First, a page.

Saturday, February 11, 2006

An iTunes Index for Exchange Rates

A few weeks ago, The Economist published its annual Big Mac Index. This has been a long-standing exercise by that newspaper to examine how close current exchange rates were to purchasing power parity (or PPP). The idea is to take a standardised commodity that is otherwise locally produced and compare prices across countries. According to PPP, exchange rates should adjust so that in the long-run, the purchasing power of a consumer across countries is the same. Big Mac prices (and perhaps Starbuck's Tall Latte prices) can, therefore, give an indication as to where PPP exchange rates should be.

One feature of Big Mac prices is that they, of course, build in variation in local costs. Put simply, the price of beef is lower in Australia than Japan and always will be. What one really needs is a standardised commodity that is free of variations in local costs.

It occured to me that iTunes individual song downloads were such a commodity. Like Big Macs their pricing is set by a single firm. But unlike Big Macs we can expect that there are no local variations in costs as for a given song it is the same music company that negotiations with Apple. Hence, all price variation is likely to be demand related.

There are many iTunes stores but only six distinct local currency prices (USA, Europe, UK, Japan, Canada and Australia). The following table is my calculation of the iTunes Index and based on today's exchange rates what the suggested over or undervaluation of each currency (relative to the US dollar) is:

There are two things interesting to note here. First, apart from Canada, iTunes songs are priced at a premium in other music stores. This echoes my observations about the Australian iTunes music store in The Age (4th November, 2005) where I noted the substantially higher prices for all iTunes products (if they were available) in Australia as compared with the US. Second, there is no relationship between the PPP implied exchange rates under the iTunes and Big Mac indeces. Indeed, there isn't even a qualitative consistency.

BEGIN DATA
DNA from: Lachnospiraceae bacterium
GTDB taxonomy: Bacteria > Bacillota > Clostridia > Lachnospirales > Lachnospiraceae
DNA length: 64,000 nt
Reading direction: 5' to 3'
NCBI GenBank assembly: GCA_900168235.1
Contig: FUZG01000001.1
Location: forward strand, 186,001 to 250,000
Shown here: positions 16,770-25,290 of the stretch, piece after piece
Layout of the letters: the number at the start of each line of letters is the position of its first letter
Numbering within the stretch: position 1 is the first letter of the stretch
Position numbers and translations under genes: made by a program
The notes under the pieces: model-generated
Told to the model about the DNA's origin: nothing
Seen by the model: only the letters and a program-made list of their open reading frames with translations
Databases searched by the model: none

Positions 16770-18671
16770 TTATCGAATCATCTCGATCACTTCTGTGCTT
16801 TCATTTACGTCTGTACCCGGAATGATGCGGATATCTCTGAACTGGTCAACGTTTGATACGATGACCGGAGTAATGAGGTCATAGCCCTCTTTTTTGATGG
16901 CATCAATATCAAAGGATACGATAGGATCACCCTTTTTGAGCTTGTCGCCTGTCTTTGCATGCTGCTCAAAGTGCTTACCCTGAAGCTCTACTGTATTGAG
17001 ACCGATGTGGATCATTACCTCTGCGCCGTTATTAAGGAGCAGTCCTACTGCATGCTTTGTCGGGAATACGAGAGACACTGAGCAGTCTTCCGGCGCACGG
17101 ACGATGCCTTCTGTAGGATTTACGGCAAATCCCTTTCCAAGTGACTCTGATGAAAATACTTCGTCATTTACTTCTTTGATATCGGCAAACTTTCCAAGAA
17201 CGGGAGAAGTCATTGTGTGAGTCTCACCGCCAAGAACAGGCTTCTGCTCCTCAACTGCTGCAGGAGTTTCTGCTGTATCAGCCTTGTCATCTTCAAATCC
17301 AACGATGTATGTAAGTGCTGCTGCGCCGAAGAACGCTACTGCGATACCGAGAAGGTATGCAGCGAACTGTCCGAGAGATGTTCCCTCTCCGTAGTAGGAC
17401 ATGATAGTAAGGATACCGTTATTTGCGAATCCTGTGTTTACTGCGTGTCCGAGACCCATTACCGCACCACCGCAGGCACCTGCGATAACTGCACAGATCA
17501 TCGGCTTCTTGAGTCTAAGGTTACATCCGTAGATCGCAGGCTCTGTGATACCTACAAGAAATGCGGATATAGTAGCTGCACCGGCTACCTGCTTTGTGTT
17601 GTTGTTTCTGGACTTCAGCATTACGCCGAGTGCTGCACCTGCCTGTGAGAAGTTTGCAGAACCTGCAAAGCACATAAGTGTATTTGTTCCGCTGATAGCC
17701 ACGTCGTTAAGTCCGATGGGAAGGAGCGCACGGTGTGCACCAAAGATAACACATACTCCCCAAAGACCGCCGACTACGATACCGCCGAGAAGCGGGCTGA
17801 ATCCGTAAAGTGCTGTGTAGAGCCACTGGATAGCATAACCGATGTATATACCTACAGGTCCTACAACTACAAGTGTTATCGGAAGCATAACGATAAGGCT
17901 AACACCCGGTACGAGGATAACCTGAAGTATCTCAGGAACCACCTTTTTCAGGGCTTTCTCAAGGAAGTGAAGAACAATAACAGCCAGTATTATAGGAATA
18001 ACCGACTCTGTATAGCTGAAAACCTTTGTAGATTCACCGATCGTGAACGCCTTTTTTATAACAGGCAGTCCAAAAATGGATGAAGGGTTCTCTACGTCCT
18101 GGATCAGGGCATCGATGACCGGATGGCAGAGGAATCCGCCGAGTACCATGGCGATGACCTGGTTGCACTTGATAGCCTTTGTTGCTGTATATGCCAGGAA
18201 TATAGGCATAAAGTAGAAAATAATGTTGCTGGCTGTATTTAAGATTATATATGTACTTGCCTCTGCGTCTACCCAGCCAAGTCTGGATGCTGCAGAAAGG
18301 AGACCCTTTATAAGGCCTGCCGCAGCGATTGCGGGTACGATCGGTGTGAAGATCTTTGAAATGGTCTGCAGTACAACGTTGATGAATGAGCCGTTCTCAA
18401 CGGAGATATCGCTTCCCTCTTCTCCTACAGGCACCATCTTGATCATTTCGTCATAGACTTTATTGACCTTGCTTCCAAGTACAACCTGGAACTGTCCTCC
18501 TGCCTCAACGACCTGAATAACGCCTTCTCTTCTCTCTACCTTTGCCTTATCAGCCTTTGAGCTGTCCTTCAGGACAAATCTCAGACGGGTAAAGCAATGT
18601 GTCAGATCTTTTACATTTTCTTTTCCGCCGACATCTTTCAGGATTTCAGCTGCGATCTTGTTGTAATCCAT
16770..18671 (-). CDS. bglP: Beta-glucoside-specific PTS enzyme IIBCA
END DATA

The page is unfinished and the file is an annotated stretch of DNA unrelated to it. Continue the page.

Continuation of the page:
What is interesting about all of this is that I suspect it is the iTunes pricing -- something that was fixed but also was set as iTunes rolled out -- that is a poor predictor of PPP rather than Big Mac pricing that is flexible and also has a longer-term history. This suggests that iTunes may face some painful pricing reallignment in the future. Certainly, I do not expect exchange rates to adjust to resolve the distortion.

Of course, this might also suggest that it is just the US price that was set poorly. For instance, according to the Big Mac prices, the Australian dollar is overvalued with respect to the Yen but for iTunes, there is no overvaluation or undervaluation.

Nonetheless, if I am wrong and Apple based its iTunes pricing optimally on long-term forecasts of exchange rates, then the iTunes Index should outpredict the Big Mac Index for exchange rate movements as it is free of local variation. I guess time will tell on that one.

1 comment:

Ian Holsman said...

Another problem with using iTunes is the uncertainty factor. When it was started in the US, the record companies had no idea how successful it was going to be, and probably didn't think it would work (as you could just use napster et al to download the thing for free). So It's wasn't bargaining so hard, and didn't realise it's own bargaining power.

As iTunes has become more popular, and the record companies realised their bargaining power, the negogiated higher proportions and prices.

If you really want to see how out of whack iTunes (and music in general) prices are divide them the price of a big mac in the same country.

So According to the big-mac index a iTunes song should cost $US 0.81c in Australia where is currently is $1.20.
But if you look at finland the price is on par with the big mac index.